September 14, 2009

Lifestyle Factors and Fertility

WEIGHT

An extreme in weight either too thin or too heavy is the most serious lifestyle factor adversely effecting reproductive health. Weight is defined by Body Mass Index (BMI) which comprises weight and height. The ideal body weight for pregnancy is a BMI between 19 and 28 which for 5 foot 5 inch women would be a weight between 114 and 168 pounds.

Underweight is defined as a BMI less than 19 which is equivalent to a 5 feet 5 inch woman weighing less than 114 pounds. Infertility is more likely to occur in underweight than normal weight women due to ovulation dysfunction. The incidence of early miscarriage is also increased in underweight women most likely due to hormone imbalance.

Obesity defined as a BMI over 30 is a prevalent medical condition in which excess body fat has accumulated to the extent that it may have an adverse effect on health. A BMI of 30-35 which for a 5 foot 5 inch woman would be a body weight of between 180 and 210 pounds may reduce life expectancy by two to four years while severe obesity defined as a BMI greater than 40 which for a 5 foot 5 inch woman would be a body weight over 210 pounds reduces life expectancy for men by as much as 20 years and five years for women. Obesity is thus the leading preventable cause of death and is the most serious public health problem in the 21st Century.

Obesity is most commonly due to a combination of excessive dietary calories, lack of physical activity and genetic susceptibility, though a limited number of cases are due solely to genetics, medical reasons or psychiatric illness.

Obesity is associated with many diseases particularly heart disease, stroke, type 2 diabetes, breathing difficulties during sleep (apnea), certain types of cancers (breast and uterine), osteoarthritis, infertility and miscarriage. An elevated BMI may be associated with ovulation dysfunction, polycystic ovarian syndrome (PCOS), higher use and dosages of ovulation induction medications, poor egg and embryo quality, implantation failure and early pregnancy loss most likely due to hormone imbalance involving both excessive estrogen and androgen (male hormone) production. Men with obesity also have a higher chance of sperm abnormalities including low testosterone production, low sperm counts, low motility and poor sperm morphology.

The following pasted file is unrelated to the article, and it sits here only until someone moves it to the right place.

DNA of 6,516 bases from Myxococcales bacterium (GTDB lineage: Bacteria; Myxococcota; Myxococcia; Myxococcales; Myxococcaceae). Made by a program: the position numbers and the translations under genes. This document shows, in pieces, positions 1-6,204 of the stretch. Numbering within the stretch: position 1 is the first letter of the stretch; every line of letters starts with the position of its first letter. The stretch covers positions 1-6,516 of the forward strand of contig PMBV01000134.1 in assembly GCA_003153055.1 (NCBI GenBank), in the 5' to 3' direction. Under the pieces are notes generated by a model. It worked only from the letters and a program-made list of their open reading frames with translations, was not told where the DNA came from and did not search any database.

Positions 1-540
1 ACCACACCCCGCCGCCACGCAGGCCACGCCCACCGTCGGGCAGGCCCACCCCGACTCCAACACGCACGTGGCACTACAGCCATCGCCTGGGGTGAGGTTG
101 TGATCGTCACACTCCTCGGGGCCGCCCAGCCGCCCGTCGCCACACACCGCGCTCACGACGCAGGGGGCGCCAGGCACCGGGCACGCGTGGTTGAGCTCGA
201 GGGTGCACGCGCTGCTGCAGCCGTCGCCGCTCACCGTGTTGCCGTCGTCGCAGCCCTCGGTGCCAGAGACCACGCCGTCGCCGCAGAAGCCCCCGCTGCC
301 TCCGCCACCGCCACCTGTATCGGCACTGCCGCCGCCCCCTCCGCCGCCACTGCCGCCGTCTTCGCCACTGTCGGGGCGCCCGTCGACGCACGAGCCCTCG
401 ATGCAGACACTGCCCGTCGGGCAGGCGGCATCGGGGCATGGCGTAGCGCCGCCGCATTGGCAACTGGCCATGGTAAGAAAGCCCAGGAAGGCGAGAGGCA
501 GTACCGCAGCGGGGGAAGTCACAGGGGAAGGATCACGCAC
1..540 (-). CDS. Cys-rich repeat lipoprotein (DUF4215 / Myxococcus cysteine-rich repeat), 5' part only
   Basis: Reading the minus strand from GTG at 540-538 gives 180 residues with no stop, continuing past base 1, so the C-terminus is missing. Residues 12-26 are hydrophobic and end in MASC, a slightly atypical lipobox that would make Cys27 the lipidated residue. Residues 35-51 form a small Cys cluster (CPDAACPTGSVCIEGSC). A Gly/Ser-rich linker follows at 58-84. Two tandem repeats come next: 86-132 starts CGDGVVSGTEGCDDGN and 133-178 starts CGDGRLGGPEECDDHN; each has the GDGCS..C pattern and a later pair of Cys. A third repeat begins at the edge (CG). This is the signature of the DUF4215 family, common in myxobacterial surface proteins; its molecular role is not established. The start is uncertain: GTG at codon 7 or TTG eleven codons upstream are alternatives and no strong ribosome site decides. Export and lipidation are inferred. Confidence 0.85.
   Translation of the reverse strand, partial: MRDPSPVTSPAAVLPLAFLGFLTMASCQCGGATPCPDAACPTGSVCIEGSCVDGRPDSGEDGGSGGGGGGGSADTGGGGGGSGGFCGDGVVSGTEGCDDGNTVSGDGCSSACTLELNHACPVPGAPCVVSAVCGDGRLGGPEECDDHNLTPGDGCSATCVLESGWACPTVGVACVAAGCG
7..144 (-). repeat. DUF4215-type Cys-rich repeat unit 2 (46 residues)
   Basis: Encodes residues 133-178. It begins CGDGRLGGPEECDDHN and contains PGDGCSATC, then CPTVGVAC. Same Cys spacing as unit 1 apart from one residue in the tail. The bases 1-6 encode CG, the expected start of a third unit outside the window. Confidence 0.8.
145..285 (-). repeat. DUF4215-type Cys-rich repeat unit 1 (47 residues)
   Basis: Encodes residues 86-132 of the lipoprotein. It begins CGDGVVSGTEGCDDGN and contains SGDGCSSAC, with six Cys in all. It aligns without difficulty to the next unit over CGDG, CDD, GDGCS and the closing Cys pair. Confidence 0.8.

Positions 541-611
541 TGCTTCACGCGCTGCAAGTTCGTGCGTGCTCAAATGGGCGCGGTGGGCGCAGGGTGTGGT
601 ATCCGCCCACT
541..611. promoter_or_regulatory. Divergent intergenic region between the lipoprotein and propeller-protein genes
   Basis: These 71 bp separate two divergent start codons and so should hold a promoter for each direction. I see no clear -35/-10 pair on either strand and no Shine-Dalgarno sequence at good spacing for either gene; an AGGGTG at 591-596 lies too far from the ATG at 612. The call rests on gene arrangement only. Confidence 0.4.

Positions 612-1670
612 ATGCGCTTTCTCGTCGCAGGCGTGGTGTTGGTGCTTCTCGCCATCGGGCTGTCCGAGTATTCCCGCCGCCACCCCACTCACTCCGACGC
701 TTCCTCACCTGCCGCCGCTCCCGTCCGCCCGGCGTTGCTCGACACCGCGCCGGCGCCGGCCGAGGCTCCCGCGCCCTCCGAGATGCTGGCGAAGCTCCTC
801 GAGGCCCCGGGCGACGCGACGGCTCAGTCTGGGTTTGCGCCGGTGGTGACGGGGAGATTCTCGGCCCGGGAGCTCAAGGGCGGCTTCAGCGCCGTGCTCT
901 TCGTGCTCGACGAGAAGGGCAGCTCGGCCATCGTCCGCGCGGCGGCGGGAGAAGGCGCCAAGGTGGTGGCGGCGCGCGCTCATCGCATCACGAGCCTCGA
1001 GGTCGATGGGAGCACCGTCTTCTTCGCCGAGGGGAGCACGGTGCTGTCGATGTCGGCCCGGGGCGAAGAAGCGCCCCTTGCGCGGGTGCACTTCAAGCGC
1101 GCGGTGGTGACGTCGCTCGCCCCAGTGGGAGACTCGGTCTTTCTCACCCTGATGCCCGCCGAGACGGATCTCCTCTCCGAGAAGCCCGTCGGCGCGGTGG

Poor fertilization and embryo quality and a higher chance of implantation failure and early pregnancy loss are also associated with both male and female obesity. IVF success rates have been reported to be as much as 33% less for obese women and many programs do not offer IVF services to women with a BMI over 40 due to the very low probability of a successful pregnancy. In our IVF program appropriately high successful pregnancy rates occur in women whose BMI is greater than 20 but less than 35. Obese women who do become pregnant are more susceptible to gestational diabetes, pregnancy induced hypertension; pre-eclampsia, operative delivery, birth trauma, anesthesia-related problems and poor wound healing.

The primary treatment of obesity is dietary and physical exercise. Relatively small amounts of weight loss (average 12 to 15 pounds or greater than 5% of body weight) may be sufficient in ameliorating reproductive function in many having reproductive difficulty. Dieting may produce weight loss over the short term but keeping the weight off is difficult requiring making exercise and a lower calorie diet a permanent part of a person’s lifestyle. This is most likely the reason losing weight and keeping it off is so hard to do with long term success rates generally being less than 20%. The only effective but also most dangerous treatment for obesity due to over eating is bariatric surgery.

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Darlene Davies

Darlene Davies BS, Embryology